Please use this identifier to cite or link to this item: https://doi.org/10.15480/882.1886
Publisher DOI: 10.1016/j.medengphy.2018.02.001
Title: Factors influencing taper failure of modular revision hip stems
Language: English
Authors: Krull, Annika 
Morlock, Michael 
Bishop, Nicholas 
Keywords: Corrosion;Fatigue;Finite element model;Fracture;Hip revision;Strength;Surface damage;Taper junction;Titanium
Issue Date: 2-Mar-2018
Publisher: Elsevier
Source: Medical engineering & physics (54): 65-73 (2018-04)
Journal or Series Name: Medical engineering & physics 
Abstract (english): Stem modularity of revision hip implant systems offers the advantage of the restoration of individual patient geometry but introduces additional interfaces, which are subjected to repetitive bending loading and have a propensity for fretting corrosion. The male stem taper is the weakest part of the modular junction due to its reduced cross section compared to the outside diameter of the stem. Taper fractures can be the consequence of overloading in combination with corrosion. The purpose of this study was to assess the influence of implant design factors, patient factors, and surgical factors on the risk of taper failure of the modular junction of revision stems. An analytical bending model was used to estimate the strength of the taper connection for pristine, fatigued and corroded conditions. Additionally, a finite element contact model of the taper connection was developed to assess the relative motion and potential for surface damage at the taper interface under physiological loading for varyied assembly and design parameters. Increasing the male taper diameter was shown to be the most effective means for increasing taper strength but would require a concurrent increase in the outer implant diameter to limit a greater risk of total surface damage for a thinner female taper wall. Increasing the assembly force decreases the total surface damage but not local magnitudes, which are probably responsible for crack initiation. It is suggested that in unfavourable loading conditions a monobloc implant system will reduce the risk of failure.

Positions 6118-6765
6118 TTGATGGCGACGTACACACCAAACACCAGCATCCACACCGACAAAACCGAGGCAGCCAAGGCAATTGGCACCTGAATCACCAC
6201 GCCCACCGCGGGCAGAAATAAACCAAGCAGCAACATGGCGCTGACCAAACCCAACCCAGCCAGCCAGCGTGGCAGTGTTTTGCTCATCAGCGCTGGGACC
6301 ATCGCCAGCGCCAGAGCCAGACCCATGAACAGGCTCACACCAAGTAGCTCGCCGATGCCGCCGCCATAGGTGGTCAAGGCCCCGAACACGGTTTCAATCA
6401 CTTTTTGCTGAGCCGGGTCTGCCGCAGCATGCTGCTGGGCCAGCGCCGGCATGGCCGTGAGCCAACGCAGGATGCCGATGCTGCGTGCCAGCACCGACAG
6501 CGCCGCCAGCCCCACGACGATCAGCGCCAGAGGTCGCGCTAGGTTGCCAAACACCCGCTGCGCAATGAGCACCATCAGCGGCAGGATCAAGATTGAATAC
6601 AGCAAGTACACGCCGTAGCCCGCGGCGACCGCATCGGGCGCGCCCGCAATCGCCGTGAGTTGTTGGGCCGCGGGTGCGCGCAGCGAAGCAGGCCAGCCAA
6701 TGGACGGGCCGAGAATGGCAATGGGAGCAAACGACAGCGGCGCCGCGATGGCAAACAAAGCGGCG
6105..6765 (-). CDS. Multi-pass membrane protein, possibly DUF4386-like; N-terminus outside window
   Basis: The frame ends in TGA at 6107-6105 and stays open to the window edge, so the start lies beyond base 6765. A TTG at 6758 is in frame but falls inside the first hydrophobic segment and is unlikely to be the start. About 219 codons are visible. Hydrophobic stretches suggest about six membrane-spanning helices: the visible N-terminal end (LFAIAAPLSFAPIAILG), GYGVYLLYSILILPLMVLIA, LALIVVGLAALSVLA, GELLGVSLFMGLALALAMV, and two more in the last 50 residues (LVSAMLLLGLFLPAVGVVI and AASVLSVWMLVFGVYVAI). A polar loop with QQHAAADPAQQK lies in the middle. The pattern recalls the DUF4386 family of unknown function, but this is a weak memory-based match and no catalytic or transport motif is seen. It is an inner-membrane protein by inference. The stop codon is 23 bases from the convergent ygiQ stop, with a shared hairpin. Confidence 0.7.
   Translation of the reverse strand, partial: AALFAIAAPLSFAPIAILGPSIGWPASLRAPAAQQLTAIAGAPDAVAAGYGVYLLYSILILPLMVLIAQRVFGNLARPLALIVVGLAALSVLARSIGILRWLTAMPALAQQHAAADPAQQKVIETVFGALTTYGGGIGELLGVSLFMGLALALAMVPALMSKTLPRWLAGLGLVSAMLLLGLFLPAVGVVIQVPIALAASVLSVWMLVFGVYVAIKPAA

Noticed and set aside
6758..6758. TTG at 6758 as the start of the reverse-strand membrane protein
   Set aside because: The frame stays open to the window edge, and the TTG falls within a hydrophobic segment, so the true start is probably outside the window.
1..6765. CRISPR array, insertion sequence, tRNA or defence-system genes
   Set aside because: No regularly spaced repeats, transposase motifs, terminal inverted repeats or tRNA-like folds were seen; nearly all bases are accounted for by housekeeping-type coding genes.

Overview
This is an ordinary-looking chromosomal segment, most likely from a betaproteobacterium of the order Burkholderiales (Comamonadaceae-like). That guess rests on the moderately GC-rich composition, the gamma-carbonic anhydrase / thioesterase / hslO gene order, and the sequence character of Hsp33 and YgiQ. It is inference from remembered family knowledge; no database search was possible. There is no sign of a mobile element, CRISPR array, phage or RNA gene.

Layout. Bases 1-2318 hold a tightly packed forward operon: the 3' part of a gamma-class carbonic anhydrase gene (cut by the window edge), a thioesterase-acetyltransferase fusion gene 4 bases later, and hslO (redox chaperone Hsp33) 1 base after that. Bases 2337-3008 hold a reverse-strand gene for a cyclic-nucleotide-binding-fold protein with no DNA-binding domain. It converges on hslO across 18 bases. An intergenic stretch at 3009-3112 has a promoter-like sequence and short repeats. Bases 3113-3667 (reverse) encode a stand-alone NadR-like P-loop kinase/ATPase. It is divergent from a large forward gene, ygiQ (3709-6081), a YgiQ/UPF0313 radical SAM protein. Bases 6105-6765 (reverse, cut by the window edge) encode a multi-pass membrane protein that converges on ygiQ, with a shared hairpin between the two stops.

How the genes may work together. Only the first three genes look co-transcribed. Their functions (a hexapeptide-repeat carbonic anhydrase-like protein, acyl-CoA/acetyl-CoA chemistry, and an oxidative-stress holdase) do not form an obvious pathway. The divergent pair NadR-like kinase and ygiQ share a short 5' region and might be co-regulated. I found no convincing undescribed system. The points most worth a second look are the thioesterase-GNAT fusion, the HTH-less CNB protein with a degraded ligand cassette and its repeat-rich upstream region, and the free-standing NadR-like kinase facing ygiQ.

URI: http://tubdok.tub.tuhh.de/handle/11420/1889
DOI: 10.15480/882.1886
ISSN: 1873-4030
Institute: Biomechanik M-3 
Type: (wissenschaftlicher) Artikel
Appears in Collections:Publications (tub.dok)

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